Beyond the Bell Tower: Michael Redhead Champagne Helps Systems and People
“I want folks to be encouraged by the small steps you take, because little steps will eventually add up,” encourages Michael Redhead Champagne, who grew up in and lives in Winnipeg, though his family is originally from Treaty Five territory. In the work he does as a storyteller, a public speaker, an event host, a writer and a community organizer, the small steps he’s taken have added up in a big way.
At birth, he was placed in the foster care system and adopted by a family that showed him how important it is to take care of children in the community. He was raised in the north end of Winnipeg, surrounded by poverty, violence and other Indigenous people. “It made me who I am… When I think about my community, I think of the resiliency and the strength and the creativity and the humor, and the great things that we have in this neighborhood,” he muses.
His inspiration comes from his adopted family’s worldview and his desire to right the wrongs of the foster care system. “It made me really, really passionate in wanting to support parents that were working to bring their children home, and also support young people as they aged out of care if they didn't have the connection that they needed,” he explains. He’s inspired by his culture’s teachings of kinship, showing him how we are all related and connected and need to take care of each other.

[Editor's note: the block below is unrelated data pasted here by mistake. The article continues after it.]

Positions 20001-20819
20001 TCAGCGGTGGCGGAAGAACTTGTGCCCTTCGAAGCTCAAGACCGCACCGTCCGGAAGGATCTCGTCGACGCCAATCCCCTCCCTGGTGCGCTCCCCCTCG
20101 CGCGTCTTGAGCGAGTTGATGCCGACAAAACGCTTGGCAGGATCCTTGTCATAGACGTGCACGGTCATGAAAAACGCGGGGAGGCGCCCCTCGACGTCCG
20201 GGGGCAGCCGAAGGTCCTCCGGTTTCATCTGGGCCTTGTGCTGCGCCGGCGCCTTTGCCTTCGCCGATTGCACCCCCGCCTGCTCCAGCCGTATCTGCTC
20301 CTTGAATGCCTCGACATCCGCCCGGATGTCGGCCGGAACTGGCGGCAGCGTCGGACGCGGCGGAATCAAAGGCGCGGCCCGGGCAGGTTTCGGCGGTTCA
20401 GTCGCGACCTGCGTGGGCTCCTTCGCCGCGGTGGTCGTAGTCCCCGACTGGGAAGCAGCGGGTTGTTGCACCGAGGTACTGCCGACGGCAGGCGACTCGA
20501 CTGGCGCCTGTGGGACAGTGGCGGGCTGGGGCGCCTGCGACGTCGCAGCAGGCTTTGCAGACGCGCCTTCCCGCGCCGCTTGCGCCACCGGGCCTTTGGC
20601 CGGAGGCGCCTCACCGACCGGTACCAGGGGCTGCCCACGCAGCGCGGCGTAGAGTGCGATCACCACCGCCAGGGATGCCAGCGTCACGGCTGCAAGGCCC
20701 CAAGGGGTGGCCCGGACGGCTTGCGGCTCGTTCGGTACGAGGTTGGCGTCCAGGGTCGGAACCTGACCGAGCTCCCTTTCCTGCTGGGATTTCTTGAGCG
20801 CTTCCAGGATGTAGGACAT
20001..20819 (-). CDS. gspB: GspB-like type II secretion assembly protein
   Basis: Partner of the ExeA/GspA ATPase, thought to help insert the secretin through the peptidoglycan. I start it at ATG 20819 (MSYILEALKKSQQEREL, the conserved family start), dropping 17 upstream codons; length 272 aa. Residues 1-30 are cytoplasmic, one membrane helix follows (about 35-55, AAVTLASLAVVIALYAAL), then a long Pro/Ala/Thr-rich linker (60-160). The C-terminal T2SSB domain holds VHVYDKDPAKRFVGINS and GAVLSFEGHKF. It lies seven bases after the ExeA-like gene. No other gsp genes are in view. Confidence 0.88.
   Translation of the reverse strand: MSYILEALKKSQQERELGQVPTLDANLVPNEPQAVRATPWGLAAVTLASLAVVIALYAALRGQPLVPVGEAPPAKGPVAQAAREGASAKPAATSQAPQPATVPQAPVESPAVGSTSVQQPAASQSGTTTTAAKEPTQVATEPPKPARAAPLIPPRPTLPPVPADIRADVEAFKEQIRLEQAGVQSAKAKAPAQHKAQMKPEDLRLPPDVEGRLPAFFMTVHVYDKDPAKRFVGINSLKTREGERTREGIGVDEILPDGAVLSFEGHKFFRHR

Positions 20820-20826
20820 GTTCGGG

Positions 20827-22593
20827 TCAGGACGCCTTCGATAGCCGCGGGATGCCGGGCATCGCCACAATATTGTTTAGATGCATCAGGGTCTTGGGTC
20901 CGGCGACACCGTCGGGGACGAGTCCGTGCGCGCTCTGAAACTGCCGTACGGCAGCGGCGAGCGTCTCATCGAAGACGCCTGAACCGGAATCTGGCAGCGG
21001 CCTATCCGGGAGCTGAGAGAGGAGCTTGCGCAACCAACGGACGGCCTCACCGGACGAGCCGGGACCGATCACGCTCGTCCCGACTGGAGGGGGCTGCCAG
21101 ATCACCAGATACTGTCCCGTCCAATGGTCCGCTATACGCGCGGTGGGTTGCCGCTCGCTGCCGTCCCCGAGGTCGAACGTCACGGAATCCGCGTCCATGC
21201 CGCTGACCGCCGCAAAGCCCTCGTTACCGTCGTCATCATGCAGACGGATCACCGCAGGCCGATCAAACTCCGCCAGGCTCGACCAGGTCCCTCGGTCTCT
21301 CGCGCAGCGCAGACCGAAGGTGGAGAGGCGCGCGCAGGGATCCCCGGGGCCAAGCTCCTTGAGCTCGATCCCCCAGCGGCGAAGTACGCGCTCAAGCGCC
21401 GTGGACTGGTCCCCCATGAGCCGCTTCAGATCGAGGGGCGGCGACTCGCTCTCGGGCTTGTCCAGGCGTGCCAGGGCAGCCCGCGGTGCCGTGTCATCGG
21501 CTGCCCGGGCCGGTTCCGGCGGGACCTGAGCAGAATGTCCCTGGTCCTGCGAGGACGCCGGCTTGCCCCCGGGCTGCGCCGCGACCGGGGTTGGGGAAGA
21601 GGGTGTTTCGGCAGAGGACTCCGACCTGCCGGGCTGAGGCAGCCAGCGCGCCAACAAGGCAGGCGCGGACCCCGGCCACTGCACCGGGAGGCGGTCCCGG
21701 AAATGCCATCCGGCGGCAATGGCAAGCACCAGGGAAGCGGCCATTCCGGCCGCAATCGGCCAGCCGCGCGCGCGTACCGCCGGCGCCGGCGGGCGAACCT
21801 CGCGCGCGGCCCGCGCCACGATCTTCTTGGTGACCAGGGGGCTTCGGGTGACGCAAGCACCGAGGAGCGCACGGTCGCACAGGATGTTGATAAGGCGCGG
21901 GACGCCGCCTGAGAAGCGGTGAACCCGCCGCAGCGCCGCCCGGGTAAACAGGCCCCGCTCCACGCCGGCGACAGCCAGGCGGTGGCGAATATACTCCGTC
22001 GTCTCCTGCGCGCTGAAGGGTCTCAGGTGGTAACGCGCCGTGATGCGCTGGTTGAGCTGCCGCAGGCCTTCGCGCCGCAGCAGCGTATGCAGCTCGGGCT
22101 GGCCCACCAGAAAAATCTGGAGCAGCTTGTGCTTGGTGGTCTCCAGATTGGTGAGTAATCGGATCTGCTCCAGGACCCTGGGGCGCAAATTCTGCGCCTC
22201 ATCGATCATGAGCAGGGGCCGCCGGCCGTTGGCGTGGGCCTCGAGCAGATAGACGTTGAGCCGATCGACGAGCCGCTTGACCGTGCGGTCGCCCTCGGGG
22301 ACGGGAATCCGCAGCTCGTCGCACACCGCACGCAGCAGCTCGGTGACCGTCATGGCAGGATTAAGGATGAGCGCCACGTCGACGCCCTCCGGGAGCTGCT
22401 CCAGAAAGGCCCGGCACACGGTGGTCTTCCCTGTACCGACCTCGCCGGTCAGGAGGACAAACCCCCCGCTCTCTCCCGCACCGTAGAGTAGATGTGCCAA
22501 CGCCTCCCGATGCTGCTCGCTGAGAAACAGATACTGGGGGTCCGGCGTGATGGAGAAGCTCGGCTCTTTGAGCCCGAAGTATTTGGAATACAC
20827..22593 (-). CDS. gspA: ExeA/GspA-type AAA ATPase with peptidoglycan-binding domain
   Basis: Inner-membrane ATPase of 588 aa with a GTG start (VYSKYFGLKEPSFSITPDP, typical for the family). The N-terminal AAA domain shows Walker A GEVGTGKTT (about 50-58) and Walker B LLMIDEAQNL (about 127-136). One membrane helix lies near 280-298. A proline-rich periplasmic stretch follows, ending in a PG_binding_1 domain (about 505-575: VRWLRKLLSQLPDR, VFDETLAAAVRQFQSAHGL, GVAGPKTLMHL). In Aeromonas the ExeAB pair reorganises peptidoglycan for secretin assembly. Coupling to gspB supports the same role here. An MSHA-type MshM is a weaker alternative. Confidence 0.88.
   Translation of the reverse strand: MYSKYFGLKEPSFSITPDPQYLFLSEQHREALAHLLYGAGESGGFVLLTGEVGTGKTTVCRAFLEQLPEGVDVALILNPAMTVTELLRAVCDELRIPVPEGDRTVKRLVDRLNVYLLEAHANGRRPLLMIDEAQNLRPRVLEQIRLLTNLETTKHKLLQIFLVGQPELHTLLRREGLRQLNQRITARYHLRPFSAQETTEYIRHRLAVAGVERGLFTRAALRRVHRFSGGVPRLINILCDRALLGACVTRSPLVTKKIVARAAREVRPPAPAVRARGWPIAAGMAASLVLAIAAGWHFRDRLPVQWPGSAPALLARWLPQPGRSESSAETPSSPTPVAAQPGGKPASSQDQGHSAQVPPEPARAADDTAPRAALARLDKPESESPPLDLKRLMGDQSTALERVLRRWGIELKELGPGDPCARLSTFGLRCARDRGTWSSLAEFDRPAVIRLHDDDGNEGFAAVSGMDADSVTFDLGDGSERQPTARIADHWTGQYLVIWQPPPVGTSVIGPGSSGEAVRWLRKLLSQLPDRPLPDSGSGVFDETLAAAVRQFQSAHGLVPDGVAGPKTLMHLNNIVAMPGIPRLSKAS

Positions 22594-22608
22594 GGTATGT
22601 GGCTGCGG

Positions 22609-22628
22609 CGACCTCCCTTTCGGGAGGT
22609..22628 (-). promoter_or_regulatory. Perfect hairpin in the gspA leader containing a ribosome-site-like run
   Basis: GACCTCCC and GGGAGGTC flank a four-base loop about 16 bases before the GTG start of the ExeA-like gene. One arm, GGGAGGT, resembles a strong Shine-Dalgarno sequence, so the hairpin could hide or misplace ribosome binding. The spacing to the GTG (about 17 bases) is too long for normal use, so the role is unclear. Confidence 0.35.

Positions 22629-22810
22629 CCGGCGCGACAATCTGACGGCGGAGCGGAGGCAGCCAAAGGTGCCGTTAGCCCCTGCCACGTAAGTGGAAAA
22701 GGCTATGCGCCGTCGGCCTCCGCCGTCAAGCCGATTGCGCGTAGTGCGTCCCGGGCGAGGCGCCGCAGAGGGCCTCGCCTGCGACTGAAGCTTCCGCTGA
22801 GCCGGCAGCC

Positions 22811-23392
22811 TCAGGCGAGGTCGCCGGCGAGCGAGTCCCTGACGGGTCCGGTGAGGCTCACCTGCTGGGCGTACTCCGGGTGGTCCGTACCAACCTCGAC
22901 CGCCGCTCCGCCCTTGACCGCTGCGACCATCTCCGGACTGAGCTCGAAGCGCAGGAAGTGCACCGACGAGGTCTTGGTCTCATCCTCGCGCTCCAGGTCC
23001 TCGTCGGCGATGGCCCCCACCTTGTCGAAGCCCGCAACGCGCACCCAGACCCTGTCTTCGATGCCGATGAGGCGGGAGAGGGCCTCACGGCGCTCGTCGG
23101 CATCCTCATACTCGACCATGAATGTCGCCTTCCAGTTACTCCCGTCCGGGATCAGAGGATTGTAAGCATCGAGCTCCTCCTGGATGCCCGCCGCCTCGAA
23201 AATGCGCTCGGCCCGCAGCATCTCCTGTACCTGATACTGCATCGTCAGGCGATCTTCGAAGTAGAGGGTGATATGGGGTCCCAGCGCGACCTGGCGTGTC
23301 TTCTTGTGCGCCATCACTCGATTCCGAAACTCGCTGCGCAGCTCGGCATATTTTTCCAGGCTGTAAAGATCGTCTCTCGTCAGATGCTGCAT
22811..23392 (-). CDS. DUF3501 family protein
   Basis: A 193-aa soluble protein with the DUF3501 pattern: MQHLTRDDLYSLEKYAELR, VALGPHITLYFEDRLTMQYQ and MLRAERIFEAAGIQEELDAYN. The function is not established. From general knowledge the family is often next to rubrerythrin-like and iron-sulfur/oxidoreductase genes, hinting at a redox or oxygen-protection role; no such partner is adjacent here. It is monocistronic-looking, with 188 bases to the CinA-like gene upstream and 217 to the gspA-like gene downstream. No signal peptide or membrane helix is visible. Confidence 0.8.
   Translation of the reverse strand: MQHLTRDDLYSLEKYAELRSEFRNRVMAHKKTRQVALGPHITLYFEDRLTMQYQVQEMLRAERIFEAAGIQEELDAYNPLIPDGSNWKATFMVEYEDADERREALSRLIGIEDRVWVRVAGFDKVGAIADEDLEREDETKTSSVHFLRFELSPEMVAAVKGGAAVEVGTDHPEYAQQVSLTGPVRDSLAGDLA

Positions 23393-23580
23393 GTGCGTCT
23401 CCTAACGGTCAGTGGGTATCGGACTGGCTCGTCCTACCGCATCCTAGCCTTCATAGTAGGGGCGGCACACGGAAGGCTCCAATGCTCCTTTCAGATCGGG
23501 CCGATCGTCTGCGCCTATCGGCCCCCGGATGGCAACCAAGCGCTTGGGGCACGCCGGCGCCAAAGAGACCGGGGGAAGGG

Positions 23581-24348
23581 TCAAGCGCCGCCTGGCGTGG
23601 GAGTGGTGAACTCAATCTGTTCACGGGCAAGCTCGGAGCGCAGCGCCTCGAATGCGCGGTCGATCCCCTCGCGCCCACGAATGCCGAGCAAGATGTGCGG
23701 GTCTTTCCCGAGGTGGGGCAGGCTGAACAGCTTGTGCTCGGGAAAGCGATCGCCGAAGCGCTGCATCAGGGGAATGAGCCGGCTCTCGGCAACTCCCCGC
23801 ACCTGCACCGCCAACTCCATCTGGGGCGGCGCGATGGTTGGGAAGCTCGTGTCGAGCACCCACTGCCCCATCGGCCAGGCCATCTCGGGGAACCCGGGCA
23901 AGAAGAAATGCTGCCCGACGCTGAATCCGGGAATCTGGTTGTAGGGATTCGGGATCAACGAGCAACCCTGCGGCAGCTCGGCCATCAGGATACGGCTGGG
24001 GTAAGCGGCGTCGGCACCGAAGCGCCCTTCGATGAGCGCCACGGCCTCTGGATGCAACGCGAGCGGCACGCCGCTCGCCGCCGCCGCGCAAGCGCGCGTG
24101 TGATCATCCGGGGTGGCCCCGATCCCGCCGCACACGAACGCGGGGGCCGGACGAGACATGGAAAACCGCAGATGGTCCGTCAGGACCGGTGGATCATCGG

When Winnipeg was named the murder capital of Canada, the young people with Aboriginal Youth Opportunity went to the bell tower on Suffolk Avenue, in the middle of where the violence was happening, and they rang the bell one cold Friday night. They met weekly for eight years to build community and replace the violence with something better, eating together, talking about their challenges, giving away prizes, and planning the next week’s gathering. Meet Me At The Bell Tower became a family.
“Meet me at the Bell Tower was a launching pad, it was a gathering place, it was what I always call the Idea Factory.”
Many initiatives flowed from those years of organizing, including a free anti-racism summit and Saturday night activities as an alternative to substance use. It brought to life Fearless R2W, an organization he works with that does child welfare education and advocacy on behalf of parents who want their kids back and kids aging out of care. While those Friday night events are no more, their impacts reverberate like the bell they rang all those years ago.
“What I do every day is go to my agenda, see what I can accomplish, and then do as much as I can to improve the community.”
In terms of his other work, Champagne speaks to schools, hosts events, and attends committee meetings. He’s on the board of Northland Community Renewal Corporation, trying to convert the Palace Theater into an arts and cultural center. He’s on the Manitoba Health Coalition and this year he’s focused on creative storytelling which has included mentorship, creating a space where young people can write and teaching people how to get their ideas on paper so their dreams can go farther.
“I want you all to be proud of who you are. I want you to stand up tall…Do whatever you can to find what your gift is. Share that with the world.”